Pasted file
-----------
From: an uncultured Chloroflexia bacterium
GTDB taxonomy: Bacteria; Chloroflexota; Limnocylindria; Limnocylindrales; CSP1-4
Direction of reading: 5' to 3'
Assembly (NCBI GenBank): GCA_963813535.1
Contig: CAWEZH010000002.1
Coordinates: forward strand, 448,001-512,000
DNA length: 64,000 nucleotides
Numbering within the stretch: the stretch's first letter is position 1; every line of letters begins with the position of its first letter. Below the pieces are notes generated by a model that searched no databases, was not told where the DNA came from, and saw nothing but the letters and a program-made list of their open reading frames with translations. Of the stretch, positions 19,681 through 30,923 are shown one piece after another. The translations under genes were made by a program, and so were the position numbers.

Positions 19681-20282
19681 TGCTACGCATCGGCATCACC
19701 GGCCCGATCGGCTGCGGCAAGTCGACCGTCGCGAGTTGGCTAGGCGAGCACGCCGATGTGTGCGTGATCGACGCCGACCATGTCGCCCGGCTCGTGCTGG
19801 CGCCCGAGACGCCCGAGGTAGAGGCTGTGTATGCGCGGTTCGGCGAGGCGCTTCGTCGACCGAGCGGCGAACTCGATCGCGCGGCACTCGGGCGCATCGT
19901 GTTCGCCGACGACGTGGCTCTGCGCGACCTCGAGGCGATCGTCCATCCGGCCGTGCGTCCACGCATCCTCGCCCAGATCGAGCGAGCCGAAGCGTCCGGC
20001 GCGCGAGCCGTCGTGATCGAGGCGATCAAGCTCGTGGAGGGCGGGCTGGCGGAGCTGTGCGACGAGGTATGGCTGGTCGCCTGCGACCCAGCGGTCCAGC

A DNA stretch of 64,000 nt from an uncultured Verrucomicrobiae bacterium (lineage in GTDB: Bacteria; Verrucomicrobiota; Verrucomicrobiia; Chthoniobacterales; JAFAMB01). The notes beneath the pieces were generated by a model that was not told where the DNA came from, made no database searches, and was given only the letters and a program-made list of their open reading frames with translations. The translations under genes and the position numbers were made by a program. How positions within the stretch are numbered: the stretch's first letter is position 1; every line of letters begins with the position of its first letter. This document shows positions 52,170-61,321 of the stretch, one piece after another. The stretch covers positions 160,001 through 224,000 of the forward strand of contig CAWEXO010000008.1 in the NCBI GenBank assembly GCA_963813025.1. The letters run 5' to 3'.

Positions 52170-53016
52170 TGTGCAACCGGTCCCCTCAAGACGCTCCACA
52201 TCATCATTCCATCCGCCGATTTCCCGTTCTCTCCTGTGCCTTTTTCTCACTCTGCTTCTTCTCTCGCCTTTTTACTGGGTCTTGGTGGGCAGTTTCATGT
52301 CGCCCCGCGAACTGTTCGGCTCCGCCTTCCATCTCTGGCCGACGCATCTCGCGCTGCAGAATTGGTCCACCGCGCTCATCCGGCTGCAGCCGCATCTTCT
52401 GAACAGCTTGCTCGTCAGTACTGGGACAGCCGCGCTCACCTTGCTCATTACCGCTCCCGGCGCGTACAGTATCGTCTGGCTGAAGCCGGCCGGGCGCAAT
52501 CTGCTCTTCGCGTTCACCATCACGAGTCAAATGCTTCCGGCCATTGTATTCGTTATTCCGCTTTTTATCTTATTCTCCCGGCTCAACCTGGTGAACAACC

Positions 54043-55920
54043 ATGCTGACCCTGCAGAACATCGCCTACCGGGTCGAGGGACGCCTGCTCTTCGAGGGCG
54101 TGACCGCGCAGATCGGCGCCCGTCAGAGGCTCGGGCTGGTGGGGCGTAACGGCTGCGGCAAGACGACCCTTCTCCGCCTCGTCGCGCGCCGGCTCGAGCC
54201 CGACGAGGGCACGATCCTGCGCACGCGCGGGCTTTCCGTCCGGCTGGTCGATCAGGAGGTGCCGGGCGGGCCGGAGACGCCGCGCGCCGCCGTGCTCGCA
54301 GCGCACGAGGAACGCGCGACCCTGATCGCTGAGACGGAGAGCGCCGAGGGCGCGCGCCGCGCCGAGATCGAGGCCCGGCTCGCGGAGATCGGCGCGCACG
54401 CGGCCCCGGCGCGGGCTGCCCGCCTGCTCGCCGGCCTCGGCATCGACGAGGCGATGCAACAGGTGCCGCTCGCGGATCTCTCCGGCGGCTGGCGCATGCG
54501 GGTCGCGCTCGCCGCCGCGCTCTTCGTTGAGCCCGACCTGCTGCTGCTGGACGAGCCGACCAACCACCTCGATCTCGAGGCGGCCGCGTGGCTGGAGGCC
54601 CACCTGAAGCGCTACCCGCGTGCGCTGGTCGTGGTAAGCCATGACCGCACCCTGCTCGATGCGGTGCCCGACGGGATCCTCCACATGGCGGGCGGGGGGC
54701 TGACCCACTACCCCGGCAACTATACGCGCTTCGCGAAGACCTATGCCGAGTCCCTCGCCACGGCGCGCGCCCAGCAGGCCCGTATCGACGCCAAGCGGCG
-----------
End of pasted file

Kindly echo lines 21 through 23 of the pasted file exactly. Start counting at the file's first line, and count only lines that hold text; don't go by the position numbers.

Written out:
52501 CTGCTCTTCGCGTTCACCATCACGAGTCAAATGCTTCCGGCCATTGTATTCGTTATTCCGCTTTTTATCTTATTCTCCCGGCTCAACCTGGTGAACAACC

Positions 54043-55920
54043 ATGCTGACCCTGCAGAACATCGCCTACCGGGTCGAGGGACGCCTGCTCTTCGAGGGCG